Perkins actively campaigned around the country for Smith, who, with the help of widespread nativism and still significant support of prohibition, was trounced by Republican Herbert Hoover. Smith’s handpicked successor and political ally Franklin D. Roosevelt was however narrowly elected as New York’s Governor in that year.
Roosevelt asked Perkins to serve as the head of the New York State Department of Labor and she continued to press for measures that would protect industrial safety and generally the rights of workers to organize. As the depression worsened, she also won national attention for criticizing the Hoover administration’s federal Department of Labor for distorting statistics on the level of unemployment, thus earning a reputation as one of the Democratic Party’s most articulate critics of the Republican labor policies. By the time of the 1932 election, the economic situation could not have been worse with almost a third of the nation out of work and an exponential increase in poverty.
Although it is sometimes said the Franklin D. Roosevelt had no clear plans when elected to the office of President, he did in fact intend to continue and expand to a national level the aggressive social welfare and labor policies of the Smith and Roosevelt administrations in New York State. The natural person to undertake this effort as his new Secretary of Labor was the person who had pioneered these efforts in his gubernatorial administration in New York – Frances Perkins.
After obtaining assurances from Roosevelt, Perkins accepted his offer to become the first woman to hold a cabinet position. Just as the nation was looking to Roosevelt for immediate action, Roosevelt would look to Perkins to design and implement programs to bring the nation out of its economic crisis.
Both Perkins and Roosevelt believed that in order to improve the economic situation of most working people the government had to aggressively and quickly undertake programs that would increase the purchasing power of the American worker. She was immediately immersed in designing stimulus programs, based on similar programs in New York, such as the Works Progress Administration (WPA) and the Civilian Conservation Corps (CCC) that would put unemployed workers back to work on government projects.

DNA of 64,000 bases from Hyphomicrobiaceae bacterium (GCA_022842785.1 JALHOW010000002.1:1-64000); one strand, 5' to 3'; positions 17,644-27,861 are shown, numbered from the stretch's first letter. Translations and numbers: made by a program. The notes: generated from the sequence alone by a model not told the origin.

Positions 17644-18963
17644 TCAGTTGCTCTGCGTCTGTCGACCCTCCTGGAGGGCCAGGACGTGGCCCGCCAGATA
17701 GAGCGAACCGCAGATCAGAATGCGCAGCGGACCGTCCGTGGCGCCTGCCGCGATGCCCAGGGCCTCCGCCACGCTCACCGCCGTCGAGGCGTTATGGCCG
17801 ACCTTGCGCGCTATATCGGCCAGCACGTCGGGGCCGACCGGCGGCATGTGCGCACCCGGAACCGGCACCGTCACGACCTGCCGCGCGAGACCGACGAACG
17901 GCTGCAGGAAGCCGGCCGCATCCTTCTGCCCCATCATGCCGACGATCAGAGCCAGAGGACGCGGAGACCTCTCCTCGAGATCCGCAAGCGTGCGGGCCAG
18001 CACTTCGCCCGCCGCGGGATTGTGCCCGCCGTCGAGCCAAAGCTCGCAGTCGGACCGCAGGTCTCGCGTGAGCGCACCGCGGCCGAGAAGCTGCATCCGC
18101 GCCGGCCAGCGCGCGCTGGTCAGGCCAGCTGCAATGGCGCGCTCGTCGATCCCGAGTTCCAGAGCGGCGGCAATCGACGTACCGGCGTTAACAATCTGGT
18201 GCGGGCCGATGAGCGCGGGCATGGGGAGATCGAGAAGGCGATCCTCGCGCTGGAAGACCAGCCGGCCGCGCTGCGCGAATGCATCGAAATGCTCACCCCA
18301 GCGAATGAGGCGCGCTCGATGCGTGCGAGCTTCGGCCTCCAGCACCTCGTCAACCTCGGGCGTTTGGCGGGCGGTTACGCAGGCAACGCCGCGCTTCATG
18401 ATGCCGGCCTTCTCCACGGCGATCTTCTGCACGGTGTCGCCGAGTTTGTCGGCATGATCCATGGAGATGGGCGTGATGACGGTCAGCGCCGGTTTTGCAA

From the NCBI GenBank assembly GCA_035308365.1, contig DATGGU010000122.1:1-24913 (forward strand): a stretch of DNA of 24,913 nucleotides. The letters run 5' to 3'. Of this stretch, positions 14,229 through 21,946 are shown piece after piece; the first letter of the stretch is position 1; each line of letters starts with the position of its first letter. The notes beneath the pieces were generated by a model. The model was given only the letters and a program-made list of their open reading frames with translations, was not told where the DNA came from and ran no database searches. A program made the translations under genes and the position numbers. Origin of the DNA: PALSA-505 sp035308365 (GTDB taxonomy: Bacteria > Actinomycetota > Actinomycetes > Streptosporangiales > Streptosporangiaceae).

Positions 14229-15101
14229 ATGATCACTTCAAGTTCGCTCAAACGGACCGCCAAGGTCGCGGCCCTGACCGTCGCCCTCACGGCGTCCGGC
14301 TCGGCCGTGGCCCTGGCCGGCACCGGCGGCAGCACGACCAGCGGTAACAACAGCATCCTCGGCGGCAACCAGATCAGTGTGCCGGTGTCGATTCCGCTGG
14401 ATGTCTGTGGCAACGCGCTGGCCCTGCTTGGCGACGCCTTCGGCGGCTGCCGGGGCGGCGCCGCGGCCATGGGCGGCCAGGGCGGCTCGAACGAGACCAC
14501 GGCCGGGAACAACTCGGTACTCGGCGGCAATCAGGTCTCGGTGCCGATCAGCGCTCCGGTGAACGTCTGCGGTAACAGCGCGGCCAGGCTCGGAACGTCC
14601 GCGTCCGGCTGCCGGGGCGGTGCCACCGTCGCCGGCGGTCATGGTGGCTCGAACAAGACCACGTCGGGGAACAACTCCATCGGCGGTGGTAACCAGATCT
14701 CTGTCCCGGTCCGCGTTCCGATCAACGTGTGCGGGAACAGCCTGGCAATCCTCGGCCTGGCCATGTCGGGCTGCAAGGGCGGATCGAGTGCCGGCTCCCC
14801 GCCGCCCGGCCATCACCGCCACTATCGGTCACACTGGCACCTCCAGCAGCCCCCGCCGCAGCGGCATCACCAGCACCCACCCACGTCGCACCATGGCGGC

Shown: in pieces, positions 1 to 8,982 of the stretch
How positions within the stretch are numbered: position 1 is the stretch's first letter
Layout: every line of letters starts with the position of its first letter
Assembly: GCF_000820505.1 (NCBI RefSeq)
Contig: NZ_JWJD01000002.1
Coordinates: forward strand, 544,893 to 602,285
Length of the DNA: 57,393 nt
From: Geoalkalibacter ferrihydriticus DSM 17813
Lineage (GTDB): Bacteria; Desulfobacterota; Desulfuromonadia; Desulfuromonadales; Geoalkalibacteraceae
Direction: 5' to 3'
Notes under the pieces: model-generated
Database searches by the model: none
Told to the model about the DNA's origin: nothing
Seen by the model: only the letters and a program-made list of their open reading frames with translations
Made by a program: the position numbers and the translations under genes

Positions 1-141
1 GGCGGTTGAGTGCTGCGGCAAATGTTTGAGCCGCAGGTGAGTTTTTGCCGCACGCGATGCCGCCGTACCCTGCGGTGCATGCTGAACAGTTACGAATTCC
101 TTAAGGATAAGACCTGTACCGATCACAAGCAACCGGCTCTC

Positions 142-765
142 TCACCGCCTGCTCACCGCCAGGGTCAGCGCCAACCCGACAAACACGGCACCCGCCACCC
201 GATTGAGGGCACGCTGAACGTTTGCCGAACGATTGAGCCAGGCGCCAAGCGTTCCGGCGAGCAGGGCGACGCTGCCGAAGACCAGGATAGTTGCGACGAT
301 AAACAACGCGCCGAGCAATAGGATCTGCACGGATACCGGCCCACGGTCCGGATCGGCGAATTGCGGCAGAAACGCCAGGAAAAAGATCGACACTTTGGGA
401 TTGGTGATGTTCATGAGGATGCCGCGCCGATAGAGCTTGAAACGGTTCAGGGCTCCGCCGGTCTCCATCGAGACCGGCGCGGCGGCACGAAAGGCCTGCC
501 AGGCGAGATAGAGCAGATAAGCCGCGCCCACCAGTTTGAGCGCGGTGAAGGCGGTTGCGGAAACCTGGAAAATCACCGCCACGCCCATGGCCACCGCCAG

She also sought to greatly expand worker protection programs, such as the Fair Labor Standards Act of 1938, which set maximum working hours and minimum wages. As part of the National Industrial Recovery Act of 1933, she in effect gave a significant impetus to the formation of unions and created the National Labor Relations Board to regulate employer-employee disputes.
Perhaps most importantly, was her income security provisions. She helped create a nationwide system of unemployment insurance to mitigate the harsh impact of a job loss. Even more significantly, President Roosevelt was facing strong pressure to establish a program whereby the government would pay pensions to the elderly. Perkins was placed in charge of a task force which resulted in the Social Security Act of 1935. She intended to have this system, once it was underway, expanded to a nationwide system of healthcare. To this day Social Security is considered the most effective antipoverty program in American history.
Although her influence waned somewhat when she was investigated by the House Un-American Activities Committee and when the interests of the Roosevelt Administration shifted to the Second World War, she remained one of the few cabinet members to serve through all four FDR terms.
In the 1950s Perkins became somewhat more religious, and later was a professor of Labor Relations and Social Policy at Cornell University. She died at the age of 85 and her memory is perpetuated by the Frances Perkins Center in Damariscotta, Maine, the site of her ancestral homestead. The Center annually gives awards in her honor to individuals who promote her ideas. In 1980, President Jimmy Carter designated the United States Labor Department Headquarters in Washington, D.C., the Frances Perkins Building.
In 2017, the McManus Club and the National Democratic Club (now led by McManus’s great-nephew, Mickey Spillane), petitioned to Manhattan Community Planning Board 4 to have the street in front of Hartley House in Hell’s Kitchen named “Frances Perkins Way,” it would have been the only public recognition of Frances Perkins in New York State.
With the backing of the Frances Perkins Center in Maine, the proposal passed the community board unanimously and was to be sent to the New York City Council for an approval which never came. Recently Councilman Corey Johnson helped spearhead a deal to save Hartley House from developers for the use of low income housing for the elderly, but the Common Council has yet to follow up and recognize Frances Perkins on the street where her governmental career began.
Photo of Frances Perkins meeting with American workers.